Avon, $7.99, ISBN 978-0-06-162683-8
Historical Romance, 2009
After reading the last two rather forgettable books in the Eloisa James’s Duchess series for Avon, I try not to have too high expectations when it comes to A Duke of Her Own. In fact, I put off reading this book for a few days, scared by the synopsis in the back cover which suggests a love triangle, but I eventually caved in and turned the pages while muttering, “Okay, give me your best shot, sweetheart.”
Don’t worry, there is no love triangle here. It’s pretty clear which woman the hero really wants. Meanwhile, I’m sure you know that the hero of this book is the Duke of Villiers. I finally get to know his full name here, and it’s Leopold Dautry. The thing is, I personally feel that this guy is not the same Leopold in the previous books. He’s too nice and domesticated here. Perhaps it is best to read this book as a standalone story (and unlike Ms James’s other books, this one is amazingly capable of standing alone) instead of thinking of it as part of the author’s Duchess series.
So, this is the story of one guy, Leopold Dautry, the Duke of Villiers. Having survived a near-fatal injury as a result of a duel, he decides to take stock of his life and become more responsible. First, he has to seek out his six illegitimate children that he had somehow carelessly lost over the years. He’d found four when the story opens, and he is on his way to retrieve the final two from an orphanage. He also needs a wife to help raise these kids. More importantly, he needs the wife to be of the highest standing in Society to counter his own reputation and provide his children with the opportunity to fit in with Society. In other words, he needs to marry the daughter of a Duke.
Lady Eleanor, the daughter of the Duke of Montague, fancies herself the star in her personal Romeo & Juliet story, only her Romeo didn’t die – instead, he married another woman as per the requirement in his father’s will. When she meets Leopold, she is not interested at first, as she still pines for her darling Gideon. Leopold has another candidate to consider: Lisette, the daughter of the Duke of Gilner; a woman whom people whisper is crazy. As it happens, Lisette and Eleanor are acquaintances from childhood, and all these people along with some assorted secondary characters all end up in the same country house for the duration of this story. Let the fun begin!
I find myself thinking that A Duke of Her Own is Eloisa James’s Lord of Scoundrels, and I mean this in a good way. There are some superficial similarities. Illegitimate children are involved in the story line, Leopold describes himself as ugly and some people would agree with him, and the heroine Eleanor is someone who doesn’t just hold her ground against him, she flummoxes him, delights him, and makes him feel as if he no longer can tell the difference between up and down. This is an excellent story of two characters who are actually very similar once they look beyond first impressions. Both characters are proud, strong-willed, and arrogant.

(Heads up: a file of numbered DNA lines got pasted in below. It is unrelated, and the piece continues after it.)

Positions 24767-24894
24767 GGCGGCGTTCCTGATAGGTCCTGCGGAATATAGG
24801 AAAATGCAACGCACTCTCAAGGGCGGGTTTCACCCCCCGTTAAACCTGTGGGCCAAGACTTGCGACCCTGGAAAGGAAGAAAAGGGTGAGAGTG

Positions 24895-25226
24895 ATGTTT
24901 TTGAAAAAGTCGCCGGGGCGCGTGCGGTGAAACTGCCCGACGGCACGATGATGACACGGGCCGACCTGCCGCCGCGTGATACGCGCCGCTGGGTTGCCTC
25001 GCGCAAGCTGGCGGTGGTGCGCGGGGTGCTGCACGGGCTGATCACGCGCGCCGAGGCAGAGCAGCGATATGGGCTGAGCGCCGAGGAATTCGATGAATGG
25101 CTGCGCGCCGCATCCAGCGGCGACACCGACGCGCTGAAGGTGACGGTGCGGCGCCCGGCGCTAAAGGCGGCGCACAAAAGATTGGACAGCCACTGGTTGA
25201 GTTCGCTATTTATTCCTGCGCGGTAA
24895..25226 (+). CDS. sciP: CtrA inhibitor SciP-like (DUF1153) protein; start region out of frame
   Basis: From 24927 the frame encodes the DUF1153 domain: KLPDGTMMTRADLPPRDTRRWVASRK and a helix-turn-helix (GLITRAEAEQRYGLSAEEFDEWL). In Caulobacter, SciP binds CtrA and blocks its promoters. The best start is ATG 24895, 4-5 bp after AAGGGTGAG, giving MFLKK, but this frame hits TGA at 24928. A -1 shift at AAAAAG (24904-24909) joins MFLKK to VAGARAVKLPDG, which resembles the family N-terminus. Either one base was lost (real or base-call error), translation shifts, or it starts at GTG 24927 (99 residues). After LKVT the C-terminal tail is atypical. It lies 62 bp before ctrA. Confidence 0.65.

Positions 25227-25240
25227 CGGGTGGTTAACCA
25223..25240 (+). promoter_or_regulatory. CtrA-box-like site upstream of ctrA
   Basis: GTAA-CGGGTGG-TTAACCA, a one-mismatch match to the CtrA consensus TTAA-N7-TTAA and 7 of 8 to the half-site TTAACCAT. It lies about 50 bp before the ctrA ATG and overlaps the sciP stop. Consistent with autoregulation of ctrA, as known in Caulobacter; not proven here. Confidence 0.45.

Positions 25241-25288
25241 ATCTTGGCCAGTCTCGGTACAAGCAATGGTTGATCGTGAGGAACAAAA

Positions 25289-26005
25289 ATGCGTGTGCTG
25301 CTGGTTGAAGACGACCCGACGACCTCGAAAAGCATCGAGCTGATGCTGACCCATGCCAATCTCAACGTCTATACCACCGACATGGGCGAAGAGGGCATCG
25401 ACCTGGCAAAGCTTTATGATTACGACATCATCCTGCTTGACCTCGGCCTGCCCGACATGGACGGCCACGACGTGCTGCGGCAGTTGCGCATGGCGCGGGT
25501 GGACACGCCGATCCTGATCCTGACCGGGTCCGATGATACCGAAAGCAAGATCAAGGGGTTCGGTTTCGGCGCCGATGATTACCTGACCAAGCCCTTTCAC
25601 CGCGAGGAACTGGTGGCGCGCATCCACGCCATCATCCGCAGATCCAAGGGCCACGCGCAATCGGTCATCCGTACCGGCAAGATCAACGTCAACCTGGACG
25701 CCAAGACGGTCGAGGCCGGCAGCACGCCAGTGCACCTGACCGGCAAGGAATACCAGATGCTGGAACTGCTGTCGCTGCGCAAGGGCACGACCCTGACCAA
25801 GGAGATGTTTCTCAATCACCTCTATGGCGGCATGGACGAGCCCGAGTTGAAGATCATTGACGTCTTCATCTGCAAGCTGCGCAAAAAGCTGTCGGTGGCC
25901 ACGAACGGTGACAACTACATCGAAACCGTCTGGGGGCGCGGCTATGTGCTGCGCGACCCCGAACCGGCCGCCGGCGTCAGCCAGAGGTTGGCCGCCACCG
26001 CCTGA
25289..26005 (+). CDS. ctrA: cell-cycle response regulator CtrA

This book is very funny. Ms James peppers this story with plenty of wry and devastatingly accurate cynical yet witty observations about love, lust, and the games people play behind closed doors, and my sides still ache as I write this review. The fact that the two characters start out feeling so cynical about love makes their eventual falling in love so much sweeter. Leopold may be a bit slow on the uptake about love, but his actions when it comes to seducing and treating Eleanor like a queen are pure poetry. Okay, he can be a little melodramatic, but it’s a most beautiful kind of melodrama.
And this is what makes this book amazing – the poetry and the melodrama combine to create a most potent type of eroticism in this story. The love scenes aren’t the most explicit that I have read, but… oh my. Take pages 44 to 46. Leopold is kissing Eleanor’s hand, apparently a simple action. But Ms James describes the initial stirring of Eleanor’s sexual awakening in this deceptively simple scene in such a manner that I have to fan myself. It’s not the manner or frequency in which Tab A is inserted into Slot B that is erotic, it’s the poetic and sensual way Ms James describes the emotions of her characters to the point that even a simple kiss could make my toes curl.
As for the characters, Ms James sure knows how to emasculate a bad boy. Poor Leopold is straddled with six kids on his path to domesticity, but fortunately for me, he is still arrogant and naughty, if a little too defanged for my liking. But when he starts making the moves on Eleanor, I can only fan myself and think that foolish Jemma doesn’t know what she is missing. Eleanor is a great heroine. I have my doubts about her when she starts out as this sulky heroine who is determined to martyr herself for a lost love, but when she comes to her senses, she’s a strong and passionate woman with self-awareness and a wry sense of humor rarely found in heroines of this genre. I also love how her past is made a non-issue for Leopold here. How Eleanor learns to let go of her childish infatuation to discover a more mature, complicated, and not always pretty kind of love with Leopold makes this story a most enjoyable one.
The secondary characters are mostly too hilarious, but Lisette is a problematic character in that she soon becomes a plot device to create problem. The main characters develop a contrived blind spot to Lisette’s obvious mental issues, humoring her until the inevitable happens.
I have read quite a number of books by this author, but I have to say, Leopold and Eleanor are my favorite couple so far. Just the way he gets her to speak his name… oh, mama. A Duke of Her Own is simply in a league of its own.